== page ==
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The Future Is Now?
Posted 10/11/14 , edited 10/11/14
This coming February, the first affordable 3-D printer will be available for purchase starting at under $400. The Micro, or M3D, will allow the average person to print and create 3-dimensional objects from a pre-made search engine made available by Micro, and is compatible with Mac, Linux, and PC . This is the same route that happened with TV's, computers, cell phones, etc. These were exclusive items at first, but after becoming made available for the masses, and marketing, became household staples.



The company that is doing this is now only a year in after a successful Kickstarter raised over $2 million. They barely have over 8,000 likes on Facebook, but the amount of people who pledged and supported them on Kickstarter was insane.

Full honesty, I don't really understand the engineering or scientific side of this. From a historical point of view, I see it as two things. The death of the original printer, and the ushering in of the new era of household technology. We have, right now, internet access in almost every home in the US, instant connectivity to anywhere in the world with the internet, internet at our fingertips in our phones, and the ability to connect with anyone anywhere.

Just like we were able to use a computer, make a call, write a letter, we were able to print. But the average Joe wasn't able to print 3-d objects at home, and this gives us the ability.


I'm wary of technology, and am really an outspoken advocate of moderation when it comes to it, but honestly this is something I can get behind. It's a newer idea, and this Micro 3-D printer would be among the first of the affordable 3-D printers for people. I think at first it'll be slow, but soon enough I think most people will own a 3-D printer in the near future. They'll be as available as a new laptop or a new cell phone.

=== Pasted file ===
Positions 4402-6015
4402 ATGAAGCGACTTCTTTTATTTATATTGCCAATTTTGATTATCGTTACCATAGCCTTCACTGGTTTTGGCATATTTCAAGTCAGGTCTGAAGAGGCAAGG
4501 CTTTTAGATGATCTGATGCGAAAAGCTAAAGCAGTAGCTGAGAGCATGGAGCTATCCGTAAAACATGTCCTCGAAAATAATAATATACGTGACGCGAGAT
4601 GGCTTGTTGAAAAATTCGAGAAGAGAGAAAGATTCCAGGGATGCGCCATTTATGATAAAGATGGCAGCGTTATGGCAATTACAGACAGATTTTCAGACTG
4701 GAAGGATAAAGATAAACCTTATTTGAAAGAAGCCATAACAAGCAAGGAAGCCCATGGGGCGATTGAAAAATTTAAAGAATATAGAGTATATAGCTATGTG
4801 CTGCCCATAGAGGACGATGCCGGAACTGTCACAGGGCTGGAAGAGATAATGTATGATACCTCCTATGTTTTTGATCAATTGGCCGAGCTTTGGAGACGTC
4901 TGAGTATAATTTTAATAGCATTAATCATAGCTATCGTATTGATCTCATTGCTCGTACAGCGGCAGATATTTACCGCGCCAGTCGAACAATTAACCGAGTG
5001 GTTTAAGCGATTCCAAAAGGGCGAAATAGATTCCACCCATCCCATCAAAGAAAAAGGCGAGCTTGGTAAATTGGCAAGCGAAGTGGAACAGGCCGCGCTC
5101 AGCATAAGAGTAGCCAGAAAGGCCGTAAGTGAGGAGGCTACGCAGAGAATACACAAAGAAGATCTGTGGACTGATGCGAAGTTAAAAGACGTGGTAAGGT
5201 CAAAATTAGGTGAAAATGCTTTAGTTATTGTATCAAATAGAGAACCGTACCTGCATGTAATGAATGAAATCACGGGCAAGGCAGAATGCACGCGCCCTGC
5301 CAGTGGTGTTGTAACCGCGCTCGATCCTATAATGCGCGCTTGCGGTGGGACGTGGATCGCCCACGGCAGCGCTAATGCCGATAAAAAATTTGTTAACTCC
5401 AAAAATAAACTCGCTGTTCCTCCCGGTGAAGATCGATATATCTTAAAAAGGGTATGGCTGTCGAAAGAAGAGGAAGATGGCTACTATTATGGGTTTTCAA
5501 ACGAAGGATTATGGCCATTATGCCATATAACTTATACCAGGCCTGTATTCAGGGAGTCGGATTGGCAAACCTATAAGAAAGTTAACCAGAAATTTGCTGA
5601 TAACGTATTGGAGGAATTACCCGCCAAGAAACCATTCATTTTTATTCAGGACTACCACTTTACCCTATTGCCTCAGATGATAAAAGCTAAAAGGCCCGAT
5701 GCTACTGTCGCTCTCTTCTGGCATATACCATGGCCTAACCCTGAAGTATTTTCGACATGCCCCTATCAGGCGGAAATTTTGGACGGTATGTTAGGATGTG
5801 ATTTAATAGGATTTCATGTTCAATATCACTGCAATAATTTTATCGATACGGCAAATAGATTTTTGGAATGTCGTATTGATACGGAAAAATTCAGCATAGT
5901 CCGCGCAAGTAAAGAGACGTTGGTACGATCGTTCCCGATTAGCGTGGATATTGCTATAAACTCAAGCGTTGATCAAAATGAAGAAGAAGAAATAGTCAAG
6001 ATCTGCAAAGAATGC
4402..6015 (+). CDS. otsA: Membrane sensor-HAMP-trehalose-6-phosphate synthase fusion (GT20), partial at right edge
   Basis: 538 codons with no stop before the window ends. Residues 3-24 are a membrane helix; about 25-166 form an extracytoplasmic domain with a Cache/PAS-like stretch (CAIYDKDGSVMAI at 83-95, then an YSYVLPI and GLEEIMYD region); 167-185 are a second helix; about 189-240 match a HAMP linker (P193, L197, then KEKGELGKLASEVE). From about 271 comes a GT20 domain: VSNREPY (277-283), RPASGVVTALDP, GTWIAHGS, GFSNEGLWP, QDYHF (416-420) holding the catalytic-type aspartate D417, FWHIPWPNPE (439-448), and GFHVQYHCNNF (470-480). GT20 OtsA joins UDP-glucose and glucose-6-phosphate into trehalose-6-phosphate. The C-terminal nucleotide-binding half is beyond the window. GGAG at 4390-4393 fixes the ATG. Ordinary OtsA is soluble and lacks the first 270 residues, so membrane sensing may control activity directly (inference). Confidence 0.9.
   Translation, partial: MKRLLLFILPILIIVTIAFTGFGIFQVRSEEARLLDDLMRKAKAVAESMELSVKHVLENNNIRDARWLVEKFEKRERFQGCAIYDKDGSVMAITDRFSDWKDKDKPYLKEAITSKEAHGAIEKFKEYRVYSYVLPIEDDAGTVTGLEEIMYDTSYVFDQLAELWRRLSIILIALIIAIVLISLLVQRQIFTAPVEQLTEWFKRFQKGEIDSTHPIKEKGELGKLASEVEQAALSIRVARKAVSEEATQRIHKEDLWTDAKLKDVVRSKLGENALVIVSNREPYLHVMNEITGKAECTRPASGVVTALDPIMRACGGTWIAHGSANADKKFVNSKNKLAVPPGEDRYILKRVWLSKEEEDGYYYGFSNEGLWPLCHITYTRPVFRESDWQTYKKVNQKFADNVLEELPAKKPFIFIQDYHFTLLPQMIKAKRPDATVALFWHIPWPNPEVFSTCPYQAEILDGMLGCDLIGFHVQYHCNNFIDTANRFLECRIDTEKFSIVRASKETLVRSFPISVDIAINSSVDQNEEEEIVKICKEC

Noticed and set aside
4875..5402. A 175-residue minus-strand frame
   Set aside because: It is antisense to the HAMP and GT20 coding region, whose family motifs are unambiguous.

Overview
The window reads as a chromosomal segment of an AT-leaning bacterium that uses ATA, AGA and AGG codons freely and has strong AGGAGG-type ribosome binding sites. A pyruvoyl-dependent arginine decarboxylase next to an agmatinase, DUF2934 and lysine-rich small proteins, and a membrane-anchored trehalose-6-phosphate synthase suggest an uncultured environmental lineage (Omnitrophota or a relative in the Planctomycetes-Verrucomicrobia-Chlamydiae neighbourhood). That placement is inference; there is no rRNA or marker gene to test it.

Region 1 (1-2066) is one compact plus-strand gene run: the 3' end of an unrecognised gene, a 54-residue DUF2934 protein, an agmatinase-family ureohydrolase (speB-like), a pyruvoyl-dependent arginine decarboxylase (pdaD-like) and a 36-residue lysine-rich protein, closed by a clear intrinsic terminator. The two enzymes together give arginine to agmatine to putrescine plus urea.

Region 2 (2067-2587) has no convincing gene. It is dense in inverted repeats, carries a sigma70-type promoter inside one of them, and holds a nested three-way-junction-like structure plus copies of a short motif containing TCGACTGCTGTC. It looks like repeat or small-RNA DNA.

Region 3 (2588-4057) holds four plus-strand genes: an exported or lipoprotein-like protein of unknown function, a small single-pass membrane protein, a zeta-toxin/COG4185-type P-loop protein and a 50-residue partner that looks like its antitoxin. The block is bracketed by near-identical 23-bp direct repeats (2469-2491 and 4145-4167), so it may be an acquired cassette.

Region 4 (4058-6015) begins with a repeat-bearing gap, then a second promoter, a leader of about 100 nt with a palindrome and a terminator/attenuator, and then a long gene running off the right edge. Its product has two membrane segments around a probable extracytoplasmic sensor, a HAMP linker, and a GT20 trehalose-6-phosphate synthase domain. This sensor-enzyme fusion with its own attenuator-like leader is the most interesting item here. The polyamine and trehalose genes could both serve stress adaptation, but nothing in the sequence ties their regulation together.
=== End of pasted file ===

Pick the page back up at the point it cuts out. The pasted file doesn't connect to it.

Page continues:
All this leads me to my question. What's next for technology? We have, or had, a lot of support behind the Oculus Rift before all that went out the window with Facebook's buying it. The Oculus Rift is something even anime touches upon, with nerve gear and the ability to basically leave this world and be transported somewhere else through this technology, a la Sword Art Online. As I just explained, mass 3-D printing is on the precipice. But what else is there we can achieve technologically? Holograms are being used for the dead but not the living, time travel is impossible without ripping holes in our universe, mass space travel is possible but dangerous (which there is some Japanese experiments on this). Will we have mechas instead of weapons, cyborgs, Six Million Dollar Men?


Even the sky's not a limit anymore...


TL:DR - Technology and stuff, Trap or Die



P.S. Links

https://www.facebook.com/Micro3DPrinter/timeline

http://printm3d.com/themicro/#intro

http://www.oculus.com/
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Posted 10/11/14
how does a 3d printer works?

Do we feed the machine cement instead of paper?
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Posted 10/11/14

onibrotonel wrote:

how does a 3d printer works?

Do we feed the machine cement instead of paper?


no we feed it wood
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Posted 10/11/14

Sogno- wrote:


onibrotonel wrote:

how does a 3d printer works?

Do we feed the machine cement instead of paper?


no we feed it wood


no food for you?

Don't want to feed you lasagna?